Local family seeks bone marrow donor
A local family is asking the community to help save the life of their cherished husband and father, Chad Hammons, who needs a bone marrow transplant as he fights cancer.
Chad, who was diagnosed with Multiple Myeloma in October of 2010, is having a marrow registry drive held in his honor Saturday, November 17 at Minden Presbyterian Church from 11 a.m. until 5 p.m.
If a match is found for Chad, the marrow donation will happen after he has completed another round of radiation. At that time, the donor will be needed at MD Anderson Cancer Center in Houston, Texas.
"What they do there is put them on a machine and separate the marrow from the blood, and the blood will return back to the donor's body," said Chad's wife Racquael. "Then it will be frozen until Chad is ready to have the marrow placed in his body."
Racquael hopes this registry can help other families as well as hers.
"I hope this drive benefits my husband and we find a marrow match, but at the same time it has the potential to benefit so many other people who are in need of a transplant. There are other wives and families going through the same thing I am, and I don't want anyone to ever have to go through something like this. It's hard."
The Hammons' March trip to MD Anderson let them know the bone marrow cancer in Chad's body was at two percent.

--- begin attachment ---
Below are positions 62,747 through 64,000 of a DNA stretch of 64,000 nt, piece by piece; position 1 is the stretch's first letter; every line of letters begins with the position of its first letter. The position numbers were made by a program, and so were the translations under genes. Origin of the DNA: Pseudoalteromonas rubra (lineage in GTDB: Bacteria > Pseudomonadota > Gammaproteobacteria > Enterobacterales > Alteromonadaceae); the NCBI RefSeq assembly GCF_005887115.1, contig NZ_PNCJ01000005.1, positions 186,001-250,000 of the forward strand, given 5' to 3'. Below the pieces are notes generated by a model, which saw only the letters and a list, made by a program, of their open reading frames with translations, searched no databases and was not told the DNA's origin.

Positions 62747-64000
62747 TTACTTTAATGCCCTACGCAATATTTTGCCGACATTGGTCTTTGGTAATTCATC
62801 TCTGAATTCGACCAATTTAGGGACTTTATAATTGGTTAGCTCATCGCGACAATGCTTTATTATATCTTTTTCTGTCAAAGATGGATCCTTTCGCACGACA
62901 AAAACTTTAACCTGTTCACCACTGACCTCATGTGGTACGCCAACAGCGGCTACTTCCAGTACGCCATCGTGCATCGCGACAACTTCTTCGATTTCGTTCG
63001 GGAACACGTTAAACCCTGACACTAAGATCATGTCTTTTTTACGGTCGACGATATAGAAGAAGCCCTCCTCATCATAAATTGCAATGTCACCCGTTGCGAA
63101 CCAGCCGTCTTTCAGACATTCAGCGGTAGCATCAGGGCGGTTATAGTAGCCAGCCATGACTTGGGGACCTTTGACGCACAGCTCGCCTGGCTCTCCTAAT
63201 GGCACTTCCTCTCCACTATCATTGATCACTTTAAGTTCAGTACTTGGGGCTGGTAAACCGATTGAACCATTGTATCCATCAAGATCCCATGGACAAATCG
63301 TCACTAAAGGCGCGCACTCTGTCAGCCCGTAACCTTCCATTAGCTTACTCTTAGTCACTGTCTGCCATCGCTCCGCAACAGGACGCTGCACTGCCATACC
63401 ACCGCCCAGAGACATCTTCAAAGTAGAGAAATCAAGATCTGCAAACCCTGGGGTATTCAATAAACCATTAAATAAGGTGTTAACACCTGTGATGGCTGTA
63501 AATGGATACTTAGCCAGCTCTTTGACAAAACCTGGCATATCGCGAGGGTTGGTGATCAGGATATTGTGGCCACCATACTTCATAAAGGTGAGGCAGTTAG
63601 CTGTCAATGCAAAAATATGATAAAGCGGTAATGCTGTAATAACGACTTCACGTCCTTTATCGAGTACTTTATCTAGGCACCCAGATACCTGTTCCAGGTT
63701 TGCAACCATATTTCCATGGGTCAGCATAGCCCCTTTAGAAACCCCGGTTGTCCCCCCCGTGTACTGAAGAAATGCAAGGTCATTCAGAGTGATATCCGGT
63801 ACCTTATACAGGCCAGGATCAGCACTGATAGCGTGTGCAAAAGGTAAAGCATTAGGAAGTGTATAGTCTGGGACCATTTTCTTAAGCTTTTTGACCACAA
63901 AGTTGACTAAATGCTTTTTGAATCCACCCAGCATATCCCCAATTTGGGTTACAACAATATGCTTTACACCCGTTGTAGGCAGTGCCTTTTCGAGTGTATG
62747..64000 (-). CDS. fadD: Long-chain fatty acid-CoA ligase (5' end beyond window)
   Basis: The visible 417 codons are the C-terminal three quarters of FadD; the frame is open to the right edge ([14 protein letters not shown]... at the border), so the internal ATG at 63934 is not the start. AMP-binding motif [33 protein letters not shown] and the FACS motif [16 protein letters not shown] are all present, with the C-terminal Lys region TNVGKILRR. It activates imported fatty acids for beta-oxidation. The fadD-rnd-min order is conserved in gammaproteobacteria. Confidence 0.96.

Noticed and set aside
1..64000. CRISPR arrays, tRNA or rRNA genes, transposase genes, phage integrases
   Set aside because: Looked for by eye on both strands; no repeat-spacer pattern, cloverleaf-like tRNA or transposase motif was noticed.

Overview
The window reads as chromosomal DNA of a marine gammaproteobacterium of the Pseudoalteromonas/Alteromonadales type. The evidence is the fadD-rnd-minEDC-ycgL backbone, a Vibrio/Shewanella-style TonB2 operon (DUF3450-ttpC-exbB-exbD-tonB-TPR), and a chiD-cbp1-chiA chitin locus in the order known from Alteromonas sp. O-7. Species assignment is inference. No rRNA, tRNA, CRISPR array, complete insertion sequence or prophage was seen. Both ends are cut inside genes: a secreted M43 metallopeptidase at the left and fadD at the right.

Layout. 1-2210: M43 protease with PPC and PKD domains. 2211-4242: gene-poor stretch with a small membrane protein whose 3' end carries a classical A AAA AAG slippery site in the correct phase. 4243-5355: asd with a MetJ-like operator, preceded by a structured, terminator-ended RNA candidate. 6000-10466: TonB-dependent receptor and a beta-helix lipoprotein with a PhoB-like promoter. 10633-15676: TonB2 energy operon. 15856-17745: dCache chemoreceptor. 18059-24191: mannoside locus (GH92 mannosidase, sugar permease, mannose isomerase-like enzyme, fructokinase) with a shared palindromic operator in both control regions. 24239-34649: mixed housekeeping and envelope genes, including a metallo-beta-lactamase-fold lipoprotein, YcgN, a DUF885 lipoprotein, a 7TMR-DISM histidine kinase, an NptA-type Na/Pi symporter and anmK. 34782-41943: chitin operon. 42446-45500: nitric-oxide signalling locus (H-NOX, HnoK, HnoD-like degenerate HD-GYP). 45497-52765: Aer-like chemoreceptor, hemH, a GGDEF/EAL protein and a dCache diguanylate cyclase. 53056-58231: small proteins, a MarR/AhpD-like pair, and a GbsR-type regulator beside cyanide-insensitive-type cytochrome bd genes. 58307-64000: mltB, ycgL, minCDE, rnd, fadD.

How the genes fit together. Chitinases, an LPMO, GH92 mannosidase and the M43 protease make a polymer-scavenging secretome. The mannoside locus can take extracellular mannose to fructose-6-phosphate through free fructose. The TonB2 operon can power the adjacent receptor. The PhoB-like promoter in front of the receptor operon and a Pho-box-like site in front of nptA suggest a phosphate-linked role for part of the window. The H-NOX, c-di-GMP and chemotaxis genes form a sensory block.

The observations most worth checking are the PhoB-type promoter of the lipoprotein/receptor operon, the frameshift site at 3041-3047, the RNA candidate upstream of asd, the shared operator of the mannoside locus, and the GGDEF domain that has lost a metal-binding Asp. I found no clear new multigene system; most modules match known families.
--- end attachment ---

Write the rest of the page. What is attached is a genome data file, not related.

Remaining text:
"Then we went back in August and it jumped to 15 percent," Racquael said. "So they have upped his medication and we go back in December to find out if it is helping. In the meantime, they wanted us to go ahead and do a bone marrow drive for Chad."
Registration consists of a mouth swab with a cotton swab and 10 minutes of the potential donor's time.
People ages 18 to 44 can register at the event, and those older than 44 are asked to fill out their registry online.
"It is just a mouth swab at the beginning, and then they look to see if the anti-bodies are a match for Chad or others who need bone marrow," Raquael said. "LifeShare (Blood Centers) said the marrow that is typcally donated usually comes from someone between the ages of 18 to 44. They do not want to limit this to those ages, just in case the marrow can be donated by some one older than 44."